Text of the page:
Immigration detainees receive sub-standard HIV care and services because DHS policies and procedures fail to ensure that adequate care is provided.

DHS fails to collect basic information about detainees with HIV/ AIDS

DHS fails to collect basic information concerning HIV/AIDS cases in the hundreds of detention facilities contracting with Immigration and Customs Enforcement (ICE) to incarcerate immigrants. Human Rights Watch requested, through the Freedom of Information Act, data as fundamental as the number of immigration detainees with HIV/AIDS—only to discover that this information is “not tracked.” Failure to collect this vital information, as well as information about the treatment and services provided to detainees with HIV/AIDS, prevents DHS from improving its programs to meet the needs of this vulnerable population.

DHS guidance fails to meet national or international standards for HIV care

The DHS policies and procedures for HIV/AIDS should describe appropriate treatment protocols for people living with HIV/AIDS to be followed in its own facilities as well as those it utilizes to provide care. DHS policies and procedures, however, are conflicting, confusing and incomplete, and fail to conform to national and international guidelines for HIV/AIDS care in correctional settings. Further, DHS has failed to adopt their internal detention standards as formal administrative regulations, making the standards largely unenforceable. Although ICE “outsources” much of its immigration detention to local jails and facilities across the United States, its responsibility for adequate standards of care may not be delegated or evaded by contracting with third parties.

DHS fails to adequately monitor the quality of health care provided to detainees with HIV/ AIDS

The inspection system for most facilities contracting with ICE fails to provide the oversight necessary to identify and resolve the deficiencies in medical care – a problem that the Government Accountability Office (GAO) has documented. A 2007 GAO report found serious flaws in the quality of ICE’s inspections and in its mechanisms for ensuring that detainee complaints, including those pertaining to medical care, are properly monitored and resolved.4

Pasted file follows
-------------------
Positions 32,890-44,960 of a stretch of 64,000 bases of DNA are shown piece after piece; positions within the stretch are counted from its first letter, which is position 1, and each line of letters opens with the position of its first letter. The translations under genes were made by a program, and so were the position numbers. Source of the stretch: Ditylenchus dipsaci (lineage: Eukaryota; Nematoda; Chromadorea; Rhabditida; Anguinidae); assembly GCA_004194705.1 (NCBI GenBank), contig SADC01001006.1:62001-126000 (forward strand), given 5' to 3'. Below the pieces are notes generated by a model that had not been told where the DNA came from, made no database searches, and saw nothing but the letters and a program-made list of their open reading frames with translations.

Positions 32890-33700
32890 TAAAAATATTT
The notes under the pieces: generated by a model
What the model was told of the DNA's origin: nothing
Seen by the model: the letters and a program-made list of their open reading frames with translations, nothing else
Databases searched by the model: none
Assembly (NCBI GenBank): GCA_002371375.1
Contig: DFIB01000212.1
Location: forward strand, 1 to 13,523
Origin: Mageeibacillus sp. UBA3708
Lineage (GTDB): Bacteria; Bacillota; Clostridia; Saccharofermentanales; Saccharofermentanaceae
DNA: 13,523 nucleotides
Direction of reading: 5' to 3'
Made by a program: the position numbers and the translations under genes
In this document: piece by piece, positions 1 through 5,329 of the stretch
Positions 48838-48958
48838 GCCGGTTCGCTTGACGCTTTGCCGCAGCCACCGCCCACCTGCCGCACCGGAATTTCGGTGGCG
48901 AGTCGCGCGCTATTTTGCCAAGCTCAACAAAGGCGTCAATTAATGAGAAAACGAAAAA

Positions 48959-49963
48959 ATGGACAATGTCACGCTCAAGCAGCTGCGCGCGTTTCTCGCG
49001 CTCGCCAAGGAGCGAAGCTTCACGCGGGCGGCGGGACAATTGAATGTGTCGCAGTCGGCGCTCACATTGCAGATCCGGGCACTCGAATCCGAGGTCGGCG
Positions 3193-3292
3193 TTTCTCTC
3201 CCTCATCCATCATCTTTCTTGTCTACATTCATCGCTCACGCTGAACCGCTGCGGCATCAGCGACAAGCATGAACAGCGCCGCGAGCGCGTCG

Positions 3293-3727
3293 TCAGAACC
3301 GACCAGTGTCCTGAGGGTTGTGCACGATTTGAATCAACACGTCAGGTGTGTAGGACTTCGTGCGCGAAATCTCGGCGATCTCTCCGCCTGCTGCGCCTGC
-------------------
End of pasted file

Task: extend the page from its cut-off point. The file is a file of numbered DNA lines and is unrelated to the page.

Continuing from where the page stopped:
DHS Documents Confirm Substandard Care for Detainees

Documents recently obtained by the Washington Post support Human Rights Watch’s findings of substandard care for HIV-positive detainees.5 An internal ICE review of the death of Victoria Arellano, the 23-year-old transgendered detainee with AIDS who died in federal custody states in “off the record observations and recommendations” that:

The clinical staff at all level fails to recognize early signs and symptoms of meningitis. In an advanced AIDS patient with CD4 counts of less than 100 and without proper prophylaxic treatment a severe headache associated with nausea and vomiting must raise the suspicion of a CNS toxoplasmosis or a Cryptococcal meningoencephalitis. Pt. was evaluated multiple times and an effort to rule out those infections was not even mentioned.6
The ICE review also calls into question the policy of denying lab work to all detainees until they had been held for more than 30 days. As the reviewer acknowledges, such a policy violates medical protocol and endangers the lives of patients with HIV/AIDS, noting specifically:

…that practice is particularly dangerous with many chronic care cases and specially HIV/AIDS patients. Labs for AIDS patients (CD4 count and HIV RNA by PCR) must be performed ASAP to know their immune status and were you are standing in reference to disease control and meds. In this particular case it took them 22 days to perform the lab work.7

Another document obtained by the Washington Post demonstrates that ICE headquarters repeatedly denied life-saving medications to detainees with HIV/AIDS. An accounting record entitled “TAR Cost Savings Based on Denials” shows that during the period October 2005-September 2006, 17 requests from medical staff at detention facilities for HIV/AIDS medications were denied. Denial of these TARs (Treatment Authorization Requests) from medical staff saved ICE a total of $129,713.62.8